This momentous event occurred exactly one year after the Hampshire Herald published a statement by Thomas Grover listing the demands made by the participants in Shays’ Rebellion. The post-war economy left farmers of western Massachusetts and throughout the 13 states in distress. Many were unable to pay debts with the worthless paper money issued by state governments. Captain Daniel Shays, a Continental Army veteran, led an attack on the federal arsenal in Springfield, Massachusetts, as part of an effort to close the courts where debt lawyers sued debtors. Volunteers put down the rebellion, but wealthy men throughout the new states were terrified that such a revolt might be repeated. To further their fears, Shays-ite candidates swept the Massachusetts legislature in the next election.
Debtors’ uprisings like Shays’ Rebellion were a significant impetus for the Philadelphia convention to strengthen the American union. Alexander Hamilton first called for discussions on revising the Articles of Confederation based on improving economic relations in the new republic. The process began in a hurried and extra-legal manner. The Constitutional Convention’s dictate that the new Constitution would come into effect after merely nine states ratified was strictly illegal under the Articles, which demanded unanimity among the states for amendments to take effect. The drafters wanted to take action quickly before the nation was irreversibly fractured.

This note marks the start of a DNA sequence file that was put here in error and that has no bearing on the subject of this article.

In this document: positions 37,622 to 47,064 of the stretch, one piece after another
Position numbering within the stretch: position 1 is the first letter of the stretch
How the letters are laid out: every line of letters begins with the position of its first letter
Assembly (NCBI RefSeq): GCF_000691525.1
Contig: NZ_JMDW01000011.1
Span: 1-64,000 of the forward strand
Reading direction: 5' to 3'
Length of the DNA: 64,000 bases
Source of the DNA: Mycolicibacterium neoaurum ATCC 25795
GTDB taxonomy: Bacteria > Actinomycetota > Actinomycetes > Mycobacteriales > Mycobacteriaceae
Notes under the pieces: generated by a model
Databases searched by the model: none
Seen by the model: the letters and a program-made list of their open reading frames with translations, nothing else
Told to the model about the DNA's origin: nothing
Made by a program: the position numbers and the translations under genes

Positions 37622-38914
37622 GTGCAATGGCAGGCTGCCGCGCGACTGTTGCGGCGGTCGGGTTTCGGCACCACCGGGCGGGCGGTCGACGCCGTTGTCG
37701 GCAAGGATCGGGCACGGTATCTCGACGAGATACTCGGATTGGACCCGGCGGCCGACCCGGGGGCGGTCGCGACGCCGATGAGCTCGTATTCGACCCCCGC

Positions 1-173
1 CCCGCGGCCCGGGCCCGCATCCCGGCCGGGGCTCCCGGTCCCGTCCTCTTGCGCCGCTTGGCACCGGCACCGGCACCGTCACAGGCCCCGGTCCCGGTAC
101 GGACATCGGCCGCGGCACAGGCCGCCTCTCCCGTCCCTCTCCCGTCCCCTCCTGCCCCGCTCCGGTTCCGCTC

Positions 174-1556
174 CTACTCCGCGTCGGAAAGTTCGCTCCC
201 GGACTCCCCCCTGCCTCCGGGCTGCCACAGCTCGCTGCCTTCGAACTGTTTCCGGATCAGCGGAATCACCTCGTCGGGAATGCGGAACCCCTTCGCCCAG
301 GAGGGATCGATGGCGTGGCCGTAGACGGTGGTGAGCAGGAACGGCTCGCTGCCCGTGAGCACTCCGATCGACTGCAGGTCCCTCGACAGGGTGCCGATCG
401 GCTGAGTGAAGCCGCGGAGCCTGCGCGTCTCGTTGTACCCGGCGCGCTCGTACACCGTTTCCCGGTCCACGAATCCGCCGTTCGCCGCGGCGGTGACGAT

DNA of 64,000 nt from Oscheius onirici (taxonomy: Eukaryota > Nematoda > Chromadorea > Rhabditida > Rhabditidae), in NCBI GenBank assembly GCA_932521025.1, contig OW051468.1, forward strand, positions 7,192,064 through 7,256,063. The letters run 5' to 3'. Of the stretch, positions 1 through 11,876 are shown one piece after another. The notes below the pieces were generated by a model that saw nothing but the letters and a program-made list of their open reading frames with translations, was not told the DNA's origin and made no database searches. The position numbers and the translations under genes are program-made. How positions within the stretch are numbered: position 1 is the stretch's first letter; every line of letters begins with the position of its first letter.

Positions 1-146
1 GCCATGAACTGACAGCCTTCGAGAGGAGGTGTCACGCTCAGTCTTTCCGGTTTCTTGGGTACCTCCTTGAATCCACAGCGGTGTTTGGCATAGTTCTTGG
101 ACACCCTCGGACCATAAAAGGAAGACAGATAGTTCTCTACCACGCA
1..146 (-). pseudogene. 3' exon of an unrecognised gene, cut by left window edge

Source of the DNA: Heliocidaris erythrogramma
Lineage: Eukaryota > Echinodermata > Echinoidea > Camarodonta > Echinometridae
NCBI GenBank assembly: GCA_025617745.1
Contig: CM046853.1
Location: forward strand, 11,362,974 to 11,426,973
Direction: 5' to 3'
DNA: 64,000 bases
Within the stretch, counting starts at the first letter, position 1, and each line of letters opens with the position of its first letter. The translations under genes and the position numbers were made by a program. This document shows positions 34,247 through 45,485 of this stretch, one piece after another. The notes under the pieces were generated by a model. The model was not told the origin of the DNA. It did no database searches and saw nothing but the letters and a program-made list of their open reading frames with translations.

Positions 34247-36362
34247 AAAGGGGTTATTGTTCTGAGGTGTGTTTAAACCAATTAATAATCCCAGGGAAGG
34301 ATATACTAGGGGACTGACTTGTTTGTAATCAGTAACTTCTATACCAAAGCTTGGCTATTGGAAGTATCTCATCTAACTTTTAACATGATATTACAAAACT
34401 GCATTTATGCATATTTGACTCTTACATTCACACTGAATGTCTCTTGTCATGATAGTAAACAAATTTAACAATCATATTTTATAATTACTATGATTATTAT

Delaware’s ratification indicated that the states were indeed willing to consider an extra-legal document drafted behind closed doors. In many ways, the ratification process was a sort of second American revolution and Delaware’s unanimous vote accurately foretold that it would take place without bloodshed.